Note from Bob: I love Jason’s idea in this article. Linda and I took a similar approach by budgeting for giving and it has allowed us to give more and have so much more fun doing it! I highly recommend adding a budgeting category for miscellaneous giving.
You’re out to eat with your loved one and you two strike up a conversation with the server. You come to find out that she’s a single mom, works two jobs to make ends meet, and is trying to go to school so she can get ahead.
Your heart goes out to her, but what do you do? You’d love to help, but your budget is so tight that you can’t afford to. You leave the restaurant hoping that she “makes it.”
Now imagine if you had $25, $50, or even $100 extra for the month that was set aside specifically for times just like this where you spot a need and would like to help financially. Imagine the feeling you’d get when you plop down an extra $25 for the tip with a note that says, “We’re praying for you!”
Here are a few things to think about when building generosity into your budget.
Build a Budget First!
Do I need to expand here? In order to have generosity in your budget, you would first need to start building a budget!
This is the equivalent of your tithe. The point isn’t, “You must give 10%” – the point is that you have a specific percentage planned out and is given to your local church first. How much should you tithe or give? That’s a good question.
More importantly, planned giving means you’re doing this regularly and faithfully.
This is also helpful with the budget because you know exactly what’s going out for your giving every month. You can count on it in the budget.
Going Above and Beyond
So you have a planned amount you are giving to your church, now it’s time to work generosity money into the budget.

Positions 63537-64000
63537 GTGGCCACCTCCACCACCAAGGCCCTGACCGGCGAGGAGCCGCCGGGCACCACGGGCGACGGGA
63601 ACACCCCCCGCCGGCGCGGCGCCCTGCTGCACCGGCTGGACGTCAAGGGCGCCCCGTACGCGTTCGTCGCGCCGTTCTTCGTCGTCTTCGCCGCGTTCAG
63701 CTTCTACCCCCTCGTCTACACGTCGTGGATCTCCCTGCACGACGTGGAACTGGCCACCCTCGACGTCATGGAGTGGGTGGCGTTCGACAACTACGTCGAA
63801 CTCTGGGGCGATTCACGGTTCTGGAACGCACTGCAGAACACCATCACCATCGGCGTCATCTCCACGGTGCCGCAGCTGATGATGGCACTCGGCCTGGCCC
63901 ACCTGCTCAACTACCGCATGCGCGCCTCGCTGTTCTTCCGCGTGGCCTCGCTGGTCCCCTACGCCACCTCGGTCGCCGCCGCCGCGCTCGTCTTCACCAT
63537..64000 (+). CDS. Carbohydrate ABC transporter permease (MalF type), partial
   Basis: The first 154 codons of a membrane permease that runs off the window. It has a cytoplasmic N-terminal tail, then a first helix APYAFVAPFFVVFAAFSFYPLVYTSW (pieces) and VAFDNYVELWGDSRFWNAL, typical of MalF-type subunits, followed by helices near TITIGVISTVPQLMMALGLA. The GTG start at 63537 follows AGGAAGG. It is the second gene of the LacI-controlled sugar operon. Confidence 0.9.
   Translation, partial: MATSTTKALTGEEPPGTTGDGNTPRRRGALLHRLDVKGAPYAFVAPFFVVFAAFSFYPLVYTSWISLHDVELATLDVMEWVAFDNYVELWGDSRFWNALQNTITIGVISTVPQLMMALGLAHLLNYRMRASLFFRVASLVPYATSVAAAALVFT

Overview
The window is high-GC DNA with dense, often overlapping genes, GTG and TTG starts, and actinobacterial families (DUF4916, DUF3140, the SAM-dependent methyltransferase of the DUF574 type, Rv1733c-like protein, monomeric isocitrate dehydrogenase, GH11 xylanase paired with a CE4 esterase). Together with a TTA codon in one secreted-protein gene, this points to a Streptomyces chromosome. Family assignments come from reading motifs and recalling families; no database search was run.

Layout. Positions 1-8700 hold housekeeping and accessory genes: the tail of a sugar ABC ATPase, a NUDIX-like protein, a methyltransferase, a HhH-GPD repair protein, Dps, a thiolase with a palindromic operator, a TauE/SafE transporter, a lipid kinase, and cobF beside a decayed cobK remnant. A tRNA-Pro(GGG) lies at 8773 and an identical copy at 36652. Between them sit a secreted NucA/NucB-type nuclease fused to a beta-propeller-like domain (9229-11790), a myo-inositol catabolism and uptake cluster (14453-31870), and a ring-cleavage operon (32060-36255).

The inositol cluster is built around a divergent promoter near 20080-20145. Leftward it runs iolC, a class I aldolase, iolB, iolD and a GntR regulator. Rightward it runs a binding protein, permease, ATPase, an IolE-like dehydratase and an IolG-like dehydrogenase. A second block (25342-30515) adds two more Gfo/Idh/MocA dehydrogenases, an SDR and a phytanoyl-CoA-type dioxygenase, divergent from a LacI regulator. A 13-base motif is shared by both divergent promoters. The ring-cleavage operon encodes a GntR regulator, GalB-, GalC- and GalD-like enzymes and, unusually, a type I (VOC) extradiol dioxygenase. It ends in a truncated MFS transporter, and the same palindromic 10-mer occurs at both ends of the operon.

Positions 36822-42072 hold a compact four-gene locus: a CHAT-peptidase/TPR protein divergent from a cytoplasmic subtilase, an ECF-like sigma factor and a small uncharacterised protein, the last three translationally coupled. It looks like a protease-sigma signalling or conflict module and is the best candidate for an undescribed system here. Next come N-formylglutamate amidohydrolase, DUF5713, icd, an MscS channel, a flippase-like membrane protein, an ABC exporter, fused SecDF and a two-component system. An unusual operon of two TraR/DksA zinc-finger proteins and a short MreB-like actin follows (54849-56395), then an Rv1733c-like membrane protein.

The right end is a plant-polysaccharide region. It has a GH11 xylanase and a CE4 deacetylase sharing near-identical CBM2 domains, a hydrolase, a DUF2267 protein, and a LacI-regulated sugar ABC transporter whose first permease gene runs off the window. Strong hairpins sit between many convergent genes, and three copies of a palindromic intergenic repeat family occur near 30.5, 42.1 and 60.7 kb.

What this means is you have an amount each month that allows you to be a blessing to others from a financial standpoint.
It doesn’t have to be a large amount. The challenge is finding that figure and sticking to it. This money should be a non-negotiable (just like you’d treat your savings).
If you hear of a coworker struggling to meet bills this month because of some unforeseen circumstances, now you’re able to help.
Get a card, write a quick note – leave it anonymously if you want and slip the card on their desk.
Agree on the Details
This is extremely important. If you’re married, you should work out the details with your spouse. Both of you should be on the same page.
If you’re not, then one of you will end up being upset thinking that money should go elsewhere.
It doens’t have to be a lot. Just make sure you set the rules. Here are some guidelines my wife and I follow:
- Set an amount – we decided on an amount up front and both of us get the same amount.
- Use it in that month – the money must be used in that particular month (this keeps us active in looking for opportunities).
- Autonomy – we are not allowed to tell each other whom to give to or what to use the money for – we each make our own decisions.
The Benefits Far Outweigh the “Cost”
My wife and I have found a tremendous amount of joy in doing our giving this way.
The feeling you get when you’ve helped someone, or given them a gift unexpectedly is a great feeling! Plus, I believe that you are storing up treasure in Heaven when you do these types of things.
Sounds Good, But Who Do We Give To?
Here are a few examples of things you can do:
- Grocery gift cards for a family who just lost their jobs
- Gas cards for single moms trying to make ends meet
- Leave an extra tip for a server
- Support local charities that are doing good things in the community
Now it’s your turn . . . what are some things you have done or would like to do with your budgeted generosity money? Leave a comment!
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